“While I agree it’s important for kids to have freedom to make their own decisions while they are young, and part of learning responsibility is being able to decide what to do and when to do it. Although I don't think having your child's location is being a helicopter parent. It all depends on the parents mindset. I think kids should have the freedom to go where they want, and have space to have social interaction, but with a safety net. I think this is a matter of safety, while kids are given the freedom to experience life, that net keeps them safe from things like kidnapping, getting stranded, etc. If something bad happens, there's a chance your parent having your location could be why you make it home. Most importantly, the parent needs to use this as a method of safety and not as an abuse of power. But it also depends on the kids. If they are angry at an authoritarian parent and try to punish them by acting out, sharing location is just going to make things worse. The child needs to trust their parent in having the best intentions for them. This can be solved in one of two ways: having a talk with your child about the reasons behind needing their location, or having built an equal healthy relationship with them, so they don’t doubt this request as anything but for their interest. If there is trust between parent and child, then the relationship is benefitted by sharing.” - Emily Whiteside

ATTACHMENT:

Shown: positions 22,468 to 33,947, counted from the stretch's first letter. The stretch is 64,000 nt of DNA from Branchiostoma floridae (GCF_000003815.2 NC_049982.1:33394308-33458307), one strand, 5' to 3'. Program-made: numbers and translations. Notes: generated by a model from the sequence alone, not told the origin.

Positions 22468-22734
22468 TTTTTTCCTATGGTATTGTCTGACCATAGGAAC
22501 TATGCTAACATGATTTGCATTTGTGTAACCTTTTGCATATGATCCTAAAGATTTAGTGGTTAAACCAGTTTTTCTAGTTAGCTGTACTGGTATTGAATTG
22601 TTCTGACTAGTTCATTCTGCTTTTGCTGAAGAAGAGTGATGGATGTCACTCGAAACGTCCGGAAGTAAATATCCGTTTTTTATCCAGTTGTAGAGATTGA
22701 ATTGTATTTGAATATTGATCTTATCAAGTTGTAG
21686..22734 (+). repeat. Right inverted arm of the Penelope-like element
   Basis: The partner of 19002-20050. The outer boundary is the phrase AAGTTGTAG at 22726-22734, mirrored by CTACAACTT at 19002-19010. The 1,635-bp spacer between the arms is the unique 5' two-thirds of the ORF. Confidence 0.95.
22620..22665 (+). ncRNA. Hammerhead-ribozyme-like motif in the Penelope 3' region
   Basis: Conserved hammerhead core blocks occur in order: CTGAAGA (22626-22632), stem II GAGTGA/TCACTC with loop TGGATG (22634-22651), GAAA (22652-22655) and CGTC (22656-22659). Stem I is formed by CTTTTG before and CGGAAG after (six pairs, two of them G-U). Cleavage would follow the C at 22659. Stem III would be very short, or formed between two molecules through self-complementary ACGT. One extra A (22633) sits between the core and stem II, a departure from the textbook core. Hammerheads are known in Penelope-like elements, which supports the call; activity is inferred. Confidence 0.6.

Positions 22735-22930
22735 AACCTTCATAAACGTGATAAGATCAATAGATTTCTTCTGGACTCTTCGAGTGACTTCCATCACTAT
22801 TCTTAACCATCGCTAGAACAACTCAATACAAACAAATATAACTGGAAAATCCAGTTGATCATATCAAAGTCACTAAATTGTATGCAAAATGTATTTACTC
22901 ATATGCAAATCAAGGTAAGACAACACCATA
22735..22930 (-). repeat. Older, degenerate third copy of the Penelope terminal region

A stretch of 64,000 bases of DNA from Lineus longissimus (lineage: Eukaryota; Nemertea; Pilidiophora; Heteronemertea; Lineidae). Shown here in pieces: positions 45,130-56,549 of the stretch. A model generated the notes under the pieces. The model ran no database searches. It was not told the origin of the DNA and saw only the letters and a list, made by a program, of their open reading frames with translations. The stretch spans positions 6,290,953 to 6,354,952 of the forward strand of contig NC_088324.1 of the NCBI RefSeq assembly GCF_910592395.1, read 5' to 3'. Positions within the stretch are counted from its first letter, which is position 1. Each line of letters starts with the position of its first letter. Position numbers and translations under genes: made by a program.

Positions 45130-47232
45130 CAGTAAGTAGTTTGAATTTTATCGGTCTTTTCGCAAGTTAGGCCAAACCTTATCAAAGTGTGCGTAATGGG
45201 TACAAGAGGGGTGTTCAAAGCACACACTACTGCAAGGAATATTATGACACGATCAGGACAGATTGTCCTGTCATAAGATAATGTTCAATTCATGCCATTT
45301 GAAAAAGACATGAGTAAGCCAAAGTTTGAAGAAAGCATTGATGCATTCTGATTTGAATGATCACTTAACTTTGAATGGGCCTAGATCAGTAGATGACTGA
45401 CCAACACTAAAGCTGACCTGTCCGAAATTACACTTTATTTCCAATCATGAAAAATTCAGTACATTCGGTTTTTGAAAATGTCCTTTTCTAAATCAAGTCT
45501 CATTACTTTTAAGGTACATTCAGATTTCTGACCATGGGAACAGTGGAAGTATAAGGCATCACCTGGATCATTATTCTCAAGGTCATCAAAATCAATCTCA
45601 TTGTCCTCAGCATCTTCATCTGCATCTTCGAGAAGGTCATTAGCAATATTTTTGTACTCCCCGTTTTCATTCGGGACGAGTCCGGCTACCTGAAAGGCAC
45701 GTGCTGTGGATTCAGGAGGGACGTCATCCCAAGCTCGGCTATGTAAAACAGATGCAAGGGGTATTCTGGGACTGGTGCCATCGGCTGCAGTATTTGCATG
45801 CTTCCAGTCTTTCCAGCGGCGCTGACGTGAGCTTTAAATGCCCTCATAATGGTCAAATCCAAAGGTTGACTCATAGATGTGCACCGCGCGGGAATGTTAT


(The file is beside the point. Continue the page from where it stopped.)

“I have concluded that it is okay to track your child at certain times, but not all the time. For example, if your child goes someplace in public, then it is okay to track them. If your child is abducted or goes missing, we can track their phone, notify the police, and find their location. Although we feel that there is a limit to how often parents track their children. If a parent is tracking their child 24/7 and is constantly wanting to know their whereabouts, then the child will feel controlled and won’t want to do anything or go anywhere knowing that their parents are tracking their every move. We believe that there should be a good boundary between the child's safety and privacy. Although if your parents do track you, know that it's for the best and that they want to protect you.” - Tyler